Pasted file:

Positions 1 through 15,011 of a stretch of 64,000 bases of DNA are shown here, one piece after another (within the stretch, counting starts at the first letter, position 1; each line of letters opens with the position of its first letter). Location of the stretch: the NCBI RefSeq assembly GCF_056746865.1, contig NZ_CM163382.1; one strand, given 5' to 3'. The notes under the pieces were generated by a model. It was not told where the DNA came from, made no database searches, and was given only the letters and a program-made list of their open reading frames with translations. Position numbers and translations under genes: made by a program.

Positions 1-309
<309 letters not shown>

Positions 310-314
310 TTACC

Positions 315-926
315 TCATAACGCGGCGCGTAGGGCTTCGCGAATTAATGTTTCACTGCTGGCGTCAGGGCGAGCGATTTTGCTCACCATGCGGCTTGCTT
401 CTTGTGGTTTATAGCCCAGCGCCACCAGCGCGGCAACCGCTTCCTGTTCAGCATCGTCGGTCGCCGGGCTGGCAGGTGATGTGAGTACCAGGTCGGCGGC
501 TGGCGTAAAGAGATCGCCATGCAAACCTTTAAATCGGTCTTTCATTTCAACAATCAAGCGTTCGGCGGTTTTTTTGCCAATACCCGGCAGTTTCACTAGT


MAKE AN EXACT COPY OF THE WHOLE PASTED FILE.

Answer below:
Positions 1 through 15,011 of a stretch of 64,000 bases of DNA are shown here, one piece after another (within the stretch, counting starts at the first letter, position 1; each line of letters opens with the position of its first letter). Location of the stretch: the NCBI RefSeq assembly GCF_056746865.1, contig NZ_CM163382.1; one strand, given 5' to 3'. The notes under the pieces were generated by a model. It was not told where the DNA came from, made no database searches, and was given only the letters and a program-made list of their open reading frames with translations. Position numbers and translations under genes: made by a program.

Positions 1-309
<309 letters not shown>

Positions 310-314
310 TTACC

Positions 315-926
315 TCATAACGCGGCGCGTAGGGCTTCGCGAATTAATGTTTCACTGCTGGCGTCAGGGCGAGCGATTTTGCTCACCATGCGGCTTGCTT
401 CTTGTGGTTTATAGCCCAGCGCCACCAGCGCGGCAACCGCTTCCTGTTCAGCATCGTCGGTCGCCGGGCTGGCAGGTGATGTGAGTACCAGGTCGGCGGC
501 TGGCGTAAAGAGATCGCCATGCAAACCTTTAAATCGGTCTTTCATTTCAACAATCAAGCGTTCGGCGGTTTTTTTGCCAATACCCGGCAGTTTCACTAGT